Products developed will only be valuable if they meet a real market need. As such, data and analysis must be presented in a usable, case-specific way to be immediately useful to the target market. This starts with understanding the needs and demands of the target market, knowing how to connect with them, and knowing how they would use the network.
However, meeting a real market need may require capabilities outside of the organisation. CSPs should leverage on complimentary adjacencies. For some, working with an aggregator platform to reduce the technology investment and letting someone else take care of the path to market might be more suitable.
At Niometrics, we partner with some of the largest CSPs in the world that leverage our proprietary Deep Network Analytics tech to generate intelligence – we’ve since analysed a combined base of over 500 million subscribers who consume and exchange over 60 petabytes (PB) of data each day.
Our technology has allowed CSPs to engage in data discovery, providing them with hyper-granular insights that enable them to extract deeper value from data. This empowers CSPs to position themselves as wise leaders in the sectors they serve, while protecting data privacy and security through engineering that embeds encryption and anonymisation into every stage of the data processing pipeline.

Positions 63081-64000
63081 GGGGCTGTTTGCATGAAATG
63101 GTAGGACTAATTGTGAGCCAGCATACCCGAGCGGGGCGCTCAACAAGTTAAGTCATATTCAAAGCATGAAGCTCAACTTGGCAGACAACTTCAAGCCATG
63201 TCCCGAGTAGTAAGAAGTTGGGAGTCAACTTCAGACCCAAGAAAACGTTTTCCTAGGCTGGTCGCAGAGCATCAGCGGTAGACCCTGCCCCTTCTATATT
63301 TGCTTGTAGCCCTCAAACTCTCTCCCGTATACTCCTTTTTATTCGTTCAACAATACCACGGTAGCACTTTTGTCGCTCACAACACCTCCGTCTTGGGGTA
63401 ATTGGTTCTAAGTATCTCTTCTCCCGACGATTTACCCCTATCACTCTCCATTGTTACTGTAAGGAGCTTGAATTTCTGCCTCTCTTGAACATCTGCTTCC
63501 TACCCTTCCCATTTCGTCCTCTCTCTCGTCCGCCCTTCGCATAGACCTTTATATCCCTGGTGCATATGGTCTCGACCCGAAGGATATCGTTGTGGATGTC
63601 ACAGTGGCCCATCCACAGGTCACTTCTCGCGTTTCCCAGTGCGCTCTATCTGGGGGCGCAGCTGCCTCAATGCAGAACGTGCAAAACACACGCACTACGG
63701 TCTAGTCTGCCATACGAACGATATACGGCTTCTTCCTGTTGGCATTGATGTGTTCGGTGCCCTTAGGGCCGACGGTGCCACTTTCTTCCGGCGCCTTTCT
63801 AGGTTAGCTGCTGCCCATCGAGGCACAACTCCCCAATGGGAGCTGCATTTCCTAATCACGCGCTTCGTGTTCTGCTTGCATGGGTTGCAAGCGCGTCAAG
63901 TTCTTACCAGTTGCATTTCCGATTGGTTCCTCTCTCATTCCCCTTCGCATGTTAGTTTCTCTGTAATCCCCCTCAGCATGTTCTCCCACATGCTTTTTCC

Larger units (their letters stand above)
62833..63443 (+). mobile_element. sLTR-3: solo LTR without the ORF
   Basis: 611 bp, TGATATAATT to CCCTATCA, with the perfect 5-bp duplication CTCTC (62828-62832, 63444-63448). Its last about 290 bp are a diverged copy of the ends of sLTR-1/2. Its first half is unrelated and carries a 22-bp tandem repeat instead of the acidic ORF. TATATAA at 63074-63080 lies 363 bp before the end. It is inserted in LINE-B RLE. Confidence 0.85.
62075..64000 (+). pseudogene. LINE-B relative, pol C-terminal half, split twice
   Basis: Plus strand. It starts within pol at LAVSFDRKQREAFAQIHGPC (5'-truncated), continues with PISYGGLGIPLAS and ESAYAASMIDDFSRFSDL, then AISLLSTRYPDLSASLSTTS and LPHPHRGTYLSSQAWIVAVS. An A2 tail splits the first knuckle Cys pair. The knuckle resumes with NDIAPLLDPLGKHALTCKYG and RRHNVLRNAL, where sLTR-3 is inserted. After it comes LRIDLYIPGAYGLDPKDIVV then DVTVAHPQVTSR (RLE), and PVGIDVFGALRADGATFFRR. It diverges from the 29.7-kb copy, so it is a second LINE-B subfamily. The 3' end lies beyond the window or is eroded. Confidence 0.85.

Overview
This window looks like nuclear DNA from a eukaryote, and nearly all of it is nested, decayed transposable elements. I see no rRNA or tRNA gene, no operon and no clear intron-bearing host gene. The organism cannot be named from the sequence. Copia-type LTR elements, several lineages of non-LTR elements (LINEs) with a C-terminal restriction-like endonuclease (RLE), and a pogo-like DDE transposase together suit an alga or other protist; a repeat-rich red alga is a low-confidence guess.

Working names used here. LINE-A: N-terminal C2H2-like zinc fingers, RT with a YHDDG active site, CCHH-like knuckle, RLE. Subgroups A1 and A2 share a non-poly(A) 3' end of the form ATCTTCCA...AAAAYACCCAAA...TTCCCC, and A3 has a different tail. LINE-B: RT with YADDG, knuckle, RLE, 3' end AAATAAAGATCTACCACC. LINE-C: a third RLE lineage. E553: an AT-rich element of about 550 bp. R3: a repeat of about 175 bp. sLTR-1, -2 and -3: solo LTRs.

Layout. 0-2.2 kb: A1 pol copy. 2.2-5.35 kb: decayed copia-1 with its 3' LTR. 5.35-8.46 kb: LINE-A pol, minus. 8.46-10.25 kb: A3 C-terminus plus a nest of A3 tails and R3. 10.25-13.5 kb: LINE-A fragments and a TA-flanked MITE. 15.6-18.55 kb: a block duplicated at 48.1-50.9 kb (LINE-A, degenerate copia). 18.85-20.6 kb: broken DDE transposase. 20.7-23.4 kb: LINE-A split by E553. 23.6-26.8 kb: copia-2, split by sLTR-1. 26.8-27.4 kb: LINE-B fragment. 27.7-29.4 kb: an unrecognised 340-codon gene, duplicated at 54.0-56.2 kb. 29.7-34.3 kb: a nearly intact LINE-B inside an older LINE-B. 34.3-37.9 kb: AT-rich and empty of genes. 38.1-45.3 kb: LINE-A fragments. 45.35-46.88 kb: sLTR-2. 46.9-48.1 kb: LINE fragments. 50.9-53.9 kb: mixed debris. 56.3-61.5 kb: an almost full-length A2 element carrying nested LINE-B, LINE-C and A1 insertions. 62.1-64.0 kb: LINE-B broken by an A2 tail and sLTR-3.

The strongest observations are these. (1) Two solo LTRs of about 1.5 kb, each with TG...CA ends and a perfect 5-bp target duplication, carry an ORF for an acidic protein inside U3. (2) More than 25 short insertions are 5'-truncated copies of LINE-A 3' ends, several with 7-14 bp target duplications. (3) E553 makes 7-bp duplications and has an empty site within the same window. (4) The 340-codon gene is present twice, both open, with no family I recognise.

Staying ahead of the curve
Consumers and enterprises are expecting their devices to deliver on all fronts, including quality, connectivity, speed, and personalisation of content and promotions. In doing so, broadband and mobile networks have become core pillars of modern society.
Revenues based on understanding network workloads are increasingly becoming an essential component of the business model for CSPs to stay competitive. It has become a race for telcos to put together the right set of network analytics tools and solutions to offer an integrated solution that can handle carrier-grade data volumes in real time against the ever fast-changing landscape, while maintaining the highest level of security and sustainability. Those who succeed today, will be the pioneers of tomorrow.
(Ed. Niometrics Vice President of Insights Luis Rezende says he looks at existing problems in novel ways to come up with creative solutions. Rezende has an MBA with distinction from London Business School, and a Bachelor of Science in Industrial Engineering from Escola Politecnica, Universidade de Sao Paulo.)